Home to the University of Chicago, Hyde Park is known as the birthplace of atomic fission and has claimed dozens of Nobel Prize laureates as denizens over the years. In more recent history, the Obamas were longtime residents until their White House move, and it’s a continued source of pride to locals and Chicago real estate agents that the President and First Lady still own a home here today.

Along with distinguished residents, Hyde Park has its fair share of landmark residences. Most notable may be the Frank Lloyd Wright-designed Frederick C. Robie House, a U.S. National Historic Landmark built between 1908 and 1910 and one of just four historic sites in Chicago included in the original 1966 National Register of Historic Places. The Robie House is widely considered to be the preeminent example of Wright’s “Prairie School” style of architecture, a uniquely American aesthetic inspired by the wide, flat, treeless landscapes of the Midwest that sought to depart from classical European styles. Prairie houses are built around a horizontal orientation, a distinctly American design motif, and are generally sprawling structures. That feature of its aesthetic makes sense, as early cities in the United States simply had more wide-open tracts of land in comparison to the older, more established urban centers of Europe.

And yet, as much as they sought to diverge from Old World influences, Wright and his peers in the Prairie style of architecture shared much in common with the Arts and Crafts movement of the late 19th century in England and Scotland. Both movements prized craftsmanship and attention to every last interior detail, down to the furniture, fixtures, and even textiles. In this, too, the Robie House is considered a masterwork. As described by the Frank Lloyd Wright Trust: “The house is conceived as an integral whole—site and structure, interior and exterior, furniture, ornament and architecture, each element is connected.”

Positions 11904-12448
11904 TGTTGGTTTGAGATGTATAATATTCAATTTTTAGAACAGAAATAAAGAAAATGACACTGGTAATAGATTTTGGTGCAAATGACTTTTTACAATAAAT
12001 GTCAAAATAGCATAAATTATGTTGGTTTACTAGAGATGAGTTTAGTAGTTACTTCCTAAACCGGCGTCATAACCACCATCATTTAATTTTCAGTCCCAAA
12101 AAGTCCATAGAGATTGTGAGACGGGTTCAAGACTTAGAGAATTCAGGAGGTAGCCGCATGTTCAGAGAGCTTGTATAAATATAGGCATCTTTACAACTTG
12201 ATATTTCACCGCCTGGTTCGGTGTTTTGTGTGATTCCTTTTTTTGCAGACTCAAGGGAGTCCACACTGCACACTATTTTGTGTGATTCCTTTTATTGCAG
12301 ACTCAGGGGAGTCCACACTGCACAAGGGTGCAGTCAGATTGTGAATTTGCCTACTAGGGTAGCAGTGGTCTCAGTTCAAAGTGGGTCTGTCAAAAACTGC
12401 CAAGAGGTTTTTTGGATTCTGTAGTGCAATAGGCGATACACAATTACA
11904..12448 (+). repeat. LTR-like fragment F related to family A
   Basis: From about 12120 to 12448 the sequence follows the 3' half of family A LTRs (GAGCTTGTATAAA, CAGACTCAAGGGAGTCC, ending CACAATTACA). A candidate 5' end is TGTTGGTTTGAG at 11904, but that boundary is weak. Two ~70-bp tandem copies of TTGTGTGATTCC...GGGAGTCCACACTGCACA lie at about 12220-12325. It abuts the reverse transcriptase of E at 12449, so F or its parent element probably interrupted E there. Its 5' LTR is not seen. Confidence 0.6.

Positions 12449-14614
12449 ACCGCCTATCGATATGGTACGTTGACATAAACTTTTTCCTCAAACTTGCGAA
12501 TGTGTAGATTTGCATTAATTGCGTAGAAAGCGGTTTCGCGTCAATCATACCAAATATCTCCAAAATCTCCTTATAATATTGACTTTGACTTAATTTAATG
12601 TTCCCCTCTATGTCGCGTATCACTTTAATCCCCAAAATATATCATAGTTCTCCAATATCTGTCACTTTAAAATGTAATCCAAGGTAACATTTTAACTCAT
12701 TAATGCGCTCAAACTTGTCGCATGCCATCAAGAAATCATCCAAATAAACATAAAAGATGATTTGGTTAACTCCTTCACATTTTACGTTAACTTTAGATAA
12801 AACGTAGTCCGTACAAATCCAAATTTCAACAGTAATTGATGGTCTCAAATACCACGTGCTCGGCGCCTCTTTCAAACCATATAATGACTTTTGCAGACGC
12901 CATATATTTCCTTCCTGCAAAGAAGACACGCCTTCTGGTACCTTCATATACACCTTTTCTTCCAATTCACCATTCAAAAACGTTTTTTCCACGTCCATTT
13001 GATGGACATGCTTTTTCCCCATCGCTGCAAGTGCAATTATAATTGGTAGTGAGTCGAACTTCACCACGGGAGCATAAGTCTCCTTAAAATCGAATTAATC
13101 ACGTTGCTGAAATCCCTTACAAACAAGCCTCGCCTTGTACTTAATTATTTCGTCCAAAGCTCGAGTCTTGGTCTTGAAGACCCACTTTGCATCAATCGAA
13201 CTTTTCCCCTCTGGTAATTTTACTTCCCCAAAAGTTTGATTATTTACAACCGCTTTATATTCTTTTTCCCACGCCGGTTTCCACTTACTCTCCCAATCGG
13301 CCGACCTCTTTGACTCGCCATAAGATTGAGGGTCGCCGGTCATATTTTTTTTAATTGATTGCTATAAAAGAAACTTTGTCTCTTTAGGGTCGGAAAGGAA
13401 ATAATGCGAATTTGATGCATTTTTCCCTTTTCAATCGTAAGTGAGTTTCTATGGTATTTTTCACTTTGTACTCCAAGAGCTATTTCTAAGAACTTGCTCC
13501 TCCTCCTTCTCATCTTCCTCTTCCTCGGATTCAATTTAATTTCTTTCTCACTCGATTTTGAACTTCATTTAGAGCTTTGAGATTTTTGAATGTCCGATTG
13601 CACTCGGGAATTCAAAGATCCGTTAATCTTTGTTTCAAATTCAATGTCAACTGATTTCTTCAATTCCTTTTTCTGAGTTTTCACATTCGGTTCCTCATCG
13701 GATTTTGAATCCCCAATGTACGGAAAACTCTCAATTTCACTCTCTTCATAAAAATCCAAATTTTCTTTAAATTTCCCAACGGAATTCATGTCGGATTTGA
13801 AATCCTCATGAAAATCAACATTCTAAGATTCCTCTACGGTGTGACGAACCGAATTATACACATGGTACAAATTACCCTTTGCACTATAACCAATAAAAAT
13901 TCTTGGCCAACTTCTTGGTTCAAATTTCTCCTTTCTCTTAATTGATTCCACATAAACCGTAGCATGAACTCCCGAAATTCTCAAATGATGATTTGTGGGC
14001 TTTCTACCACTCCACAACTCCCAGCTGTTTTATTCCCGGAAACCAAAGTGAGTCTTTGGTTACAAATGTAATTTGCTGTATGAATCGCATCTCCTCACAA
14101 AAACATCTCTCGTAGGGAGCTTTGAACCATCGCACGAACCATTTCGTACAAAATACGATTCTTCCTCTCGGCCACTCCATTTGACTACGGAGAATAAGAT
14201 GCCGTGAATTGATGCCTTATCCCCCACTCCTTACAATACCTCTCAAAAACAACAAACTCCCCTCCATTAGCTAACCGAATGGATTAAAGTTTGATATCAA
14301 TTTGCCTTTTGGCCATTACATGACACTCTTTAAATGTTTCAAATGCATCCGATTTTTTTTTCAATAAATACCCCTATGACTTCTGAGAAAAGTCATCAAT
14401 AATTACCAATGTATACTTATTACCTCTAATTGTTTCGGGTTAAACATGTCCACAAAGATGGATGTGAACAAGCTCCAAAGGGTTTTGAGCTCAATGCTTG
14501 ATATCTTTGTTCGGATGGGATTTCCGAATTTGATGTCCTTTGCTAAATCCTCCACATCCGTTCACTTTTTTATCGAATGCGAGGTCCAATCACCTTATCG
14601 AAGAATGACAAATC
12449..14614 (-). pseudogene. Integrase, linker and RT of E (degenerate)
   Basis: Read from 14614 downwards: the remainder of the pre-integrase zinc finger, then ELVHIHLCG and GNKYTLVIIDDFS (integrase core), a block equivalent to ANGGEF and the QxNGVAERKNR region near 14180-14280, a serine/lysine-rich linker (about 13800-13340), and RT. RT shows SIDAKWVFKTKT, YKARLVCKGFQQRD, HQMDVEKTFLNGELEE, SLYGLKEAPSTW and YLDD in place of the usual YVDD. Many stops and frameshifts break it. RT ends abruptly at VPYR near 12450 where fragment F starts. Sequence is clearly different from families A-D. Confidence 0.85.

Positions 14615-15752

A few blocks away is another Wright masterpiece, the Isidore H. Heller House—the architect’s first Hyde Park project. Designed in 1896 and also designated as a National Historic Landmark, the Heller House is considered a turning point in Wright’s career and an early departure from styles that were popular at the time to a new era of geometric and highly modern designs. The Heller House also provides an interesting counterpoint to the fully realized Prairie style of the Robie House, which was designed more than 10 years later.

Both the Robie House and the Heller House are located within the Hyde Park-Kenwood Historic District, which is also listed on the National Register of Historic Places. Other notable homes in the district include the Frank R. Lillie House, Arthur H. Compton House, and Robert A. Millikan House, none of which was designed by Wright, but all of which are historically significant for their famous former residents.

Tallying the sum of all of its many intriguing parts, Hyde Park is a special place, indeed—something to keep in mind when searching for Chicago homes for sale.